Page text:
While it’s easy to be smug in our comfortable lives that the protesters don’t have clarity in their goals, I still appreciate their efforts. I remember the thankless task of protesting in the 70’s (the war) & the 80’s (ERA) & how important we believed our efforts to be. A variety of voices making themselves heard matters to me.
A new therapist friend, Patricia Boswell wrote the following post on her blog & I admired it enough to post it here (with her permission):
IF YOU CAN’T SAY SOMETHING NICE
I recently read an article by Marybeth Hicks, a Washington Times columnist, commenting on OWS. The gist of her piece is how very upset she is with these protesters. Ms. Hicks believes their mothers have not taught them important life lessons, mainly that: “Life isn’t fair.” She sets out to correct this oversight of other mothers by teaching this lesson in her Oct. 18 article: Some belated parental advice to protesters.
Quite frankly I believe any mother worth her chocolate chip cookies tells her kids, “Life isn’t fair.” It is as common a parenting tactic as “if Randy jumped off the bridge would you?” Nonetheless, when one of our kids is treated unfairly, by a classmate, teacher, or friend, most moms (and dads) rush to their child’s defense to correct the injustice. Ask any teacher. We do this to assure our kids we have their backs and to model how they should stand up for themselves later in life.
Yes, it is true, life is often not fair. Loved ones die; hearts are broken; bad things happen to good people. That is life and it is not fair. However, the young protesters are not railing against life; they are angry about how man-made constructs impose unfairness. Life can be unfair and cannot be challenged, it will always have its way. Man-made constructs can and should be challenged. If they weren’t, we would still be sitting in the dark, and women and African Americans would not have the right to vote. It is our birth right as Americans to work toward social equality.
Ms. Hicks sounds angry and judgmental while making a mad dash from her cab to the door of her hotel to avoid the protesters. She is undone by the tattoos, piercings, dreadlocks and gauged ears of the protesters. I imagine her mother is very proud of her. I don’t think, however, her mother taught her not to judge others on their appearance.
When I drive by the Occupy Pittsburgh protesters, I share Ms. Hicks wonderment, “Who raised these kids?” Some are not working, they are sleeping on the ground, getting wet, traipsing through muddy camps, eating Thanksgiving dinner at a local church. Through their persistence, they are obviously creating discomfort for some people and institutions. I ask myself, “Who raised such a dedicated, ambitious generation?”
My generation has been very quiet. The generation before us fought the important battles of the day and we coasted on their achievements. I have often felt quietly ashamed of our passivity born out of “what difference can I make?” I am excited to witness this generation finding their place by making one.
I am not commenting whether I support what they are attempting to accomplish. That is a separate issue. I am speaking to the relatively new phenomenon of young people organizing, joining forces, and speaking out against what they experience as unfair. Is this not what our forefathers did? I am sure Great Britain was not happy with our founding fathers (and mothers). I am sure the king wished to shame them back into submission. How entitled we were. How ungrateful. How misguided.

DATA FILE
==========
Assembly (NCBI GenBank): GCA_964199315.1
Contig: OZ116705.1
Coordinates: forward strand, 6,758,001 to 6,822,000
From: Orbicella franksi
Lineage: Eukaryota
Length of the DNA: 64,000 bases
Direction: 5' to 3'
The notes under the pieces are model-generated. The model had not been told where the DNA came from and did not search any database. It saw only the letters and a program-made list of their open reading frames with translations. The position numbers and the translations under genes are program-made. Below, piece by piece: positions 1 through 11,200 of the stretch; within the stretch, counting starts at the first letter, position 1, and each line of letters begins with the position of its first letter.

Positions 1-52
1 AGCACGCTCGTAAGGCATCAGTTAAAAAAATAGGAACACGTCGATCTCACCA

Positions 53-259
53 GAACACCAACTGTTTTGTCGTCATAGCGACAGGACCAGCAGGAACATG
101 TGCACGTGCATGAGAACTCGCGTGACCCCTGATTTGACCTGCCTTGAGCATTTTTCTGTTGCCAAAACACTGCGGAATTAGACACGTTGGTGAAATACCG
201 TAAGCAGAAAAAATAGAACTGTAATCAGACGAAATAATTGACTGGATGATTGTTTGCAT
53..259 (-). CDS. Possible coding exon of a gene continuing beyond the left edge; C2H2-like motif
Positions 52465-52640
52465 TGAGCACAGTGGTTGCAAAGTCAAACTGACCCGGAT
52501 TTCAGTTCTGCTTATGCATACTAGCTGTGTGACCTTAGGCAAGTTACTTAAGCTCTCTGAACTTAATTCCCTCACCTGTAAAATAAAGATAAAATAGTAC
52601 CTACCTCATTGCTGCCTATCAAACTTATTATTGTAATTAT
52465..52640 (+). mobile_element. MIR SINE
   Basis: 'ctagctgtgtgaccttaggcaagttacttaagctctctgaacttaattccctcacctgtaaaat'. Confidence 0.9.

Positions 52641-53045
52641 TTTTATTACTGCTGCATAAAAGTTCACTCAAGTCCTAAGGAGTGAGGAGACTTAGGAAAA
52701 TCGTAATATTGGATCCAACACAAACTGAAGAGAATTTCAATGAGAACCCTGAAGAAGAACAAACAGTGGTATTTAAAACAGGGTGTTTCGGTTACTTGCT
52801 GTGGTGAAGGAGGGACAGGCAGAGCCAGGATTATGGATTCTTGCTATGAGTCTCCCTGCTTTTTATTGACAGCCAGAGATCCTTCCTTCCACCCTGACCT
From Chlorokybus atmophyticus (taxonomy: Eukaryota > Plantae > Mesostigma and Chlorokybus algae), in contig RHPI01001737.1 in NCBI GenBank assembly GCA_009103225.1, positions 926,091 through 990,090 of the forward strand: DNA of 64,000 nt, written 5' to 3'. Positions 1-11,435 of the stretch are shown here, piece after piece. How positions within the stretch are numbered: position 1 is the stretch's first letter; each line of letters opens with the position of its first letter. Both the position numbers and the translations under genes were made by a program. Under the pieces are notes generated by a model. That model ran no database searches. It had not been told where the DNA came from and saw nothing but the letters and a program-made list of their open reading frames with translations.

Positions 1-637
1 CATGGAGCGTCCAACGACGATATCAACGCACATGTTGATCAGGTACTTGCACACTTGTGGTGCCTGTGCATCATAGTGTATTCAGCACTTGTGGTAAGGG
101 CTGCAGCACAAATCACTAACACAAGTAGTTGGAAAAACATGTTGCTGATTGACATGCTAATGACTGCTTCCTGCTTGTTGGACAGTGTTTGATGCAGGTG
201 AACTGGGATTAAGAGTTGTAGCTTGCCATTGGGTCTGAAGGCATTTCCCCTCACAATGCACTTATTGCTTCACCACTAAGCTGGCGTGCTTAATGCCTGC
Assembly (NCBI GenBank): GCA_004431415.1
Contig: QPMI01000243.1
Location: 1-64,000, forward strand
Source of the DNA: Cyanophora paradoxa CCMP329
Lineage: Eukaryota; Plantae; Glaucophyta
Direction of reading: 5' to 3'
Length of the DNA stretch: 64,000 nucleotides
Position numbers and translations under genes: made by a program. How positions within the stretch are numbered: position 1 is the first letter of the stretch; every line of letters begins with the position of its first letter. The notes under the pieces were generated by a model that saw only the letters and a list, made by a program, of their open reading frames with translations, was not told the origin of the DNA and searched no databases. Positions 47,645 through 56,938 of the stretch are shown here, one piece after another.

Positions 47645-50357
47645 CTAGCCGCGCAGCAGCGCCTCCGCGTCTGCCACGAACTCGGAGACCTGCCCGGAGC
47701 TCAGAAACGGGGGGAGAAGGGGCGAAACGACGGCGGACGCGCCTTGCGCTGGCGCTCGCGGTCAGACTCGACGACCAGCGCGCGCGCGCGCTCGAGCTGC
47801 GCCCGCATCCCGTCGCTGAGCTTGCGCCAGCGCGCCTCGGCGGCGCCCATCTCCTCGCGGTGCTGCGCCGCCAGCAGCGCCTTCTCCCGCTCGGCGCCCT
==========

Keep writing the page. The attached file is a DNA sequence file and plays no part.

On Thanksgiving night, I went to meet the protesters in Pittsburgh. My husband and daughter came with me. We brought pies and blankets. Isn’t this what the Native Americans did for the pilgrims? We met “these people.” I found them to be articulate, intelligent, respectful young Americans, and they didn’t smell. They were not half as angry at Ms. Hicks as she is at them. They are concerned about the America they are headed into, the decay of the cities’ infrastructure, the lack of jobs, the high interest rates of their student loans. I did not hear anyone asking for anything free–only for change. Many of them had jobs and came to the Occupied Pittsburgh encampment on their days off.
I suggest, Marybeth, before you run from these kids, spend some time with them. Spend a day in their shoes. Get to know what worries them. These kids are challenging the status quo. How is that wrong? Perhaps, Marybeth, you do not agree with the parenting styles of other mothers or the actions of their grown children. But your ad hominem attack of other women’s children is wrong. You may disagree but don’t call them names or insult their character. Who is the adult here?
These “foolish, gross smelling” people offered the sleeping bag and blanket we brought them to a sick homeless man who was wet and in need. They didn’t run to avoid him or call him “smelly.” In fact, they were eating Thanksgiving dinner with him. They helped and they cared for him.
Ms. Hicks admonishes these “irrelevant” people for being peaceful, playful and perhaps high (although it doesn’t sound like she actually got close enough to them to make that accusation). Would she prefer they throw temper tantrums? Maybe bring guns, destroy property, be angry, threatening? Perhaps their moms didn’t do such a bad job after all.
Chief Dan George, author, poet, and Academy Award-nominated actor says, “If you talk to the animals they will talk with you and you will know each other. If you do not talk to them you will not know them, and what you do not know you will fear. What one fears one destroys.
I think, Marybeth, that you are really afraid of these protesters and want to destroy their character without talking to them. For that I am…mother to mother…sad.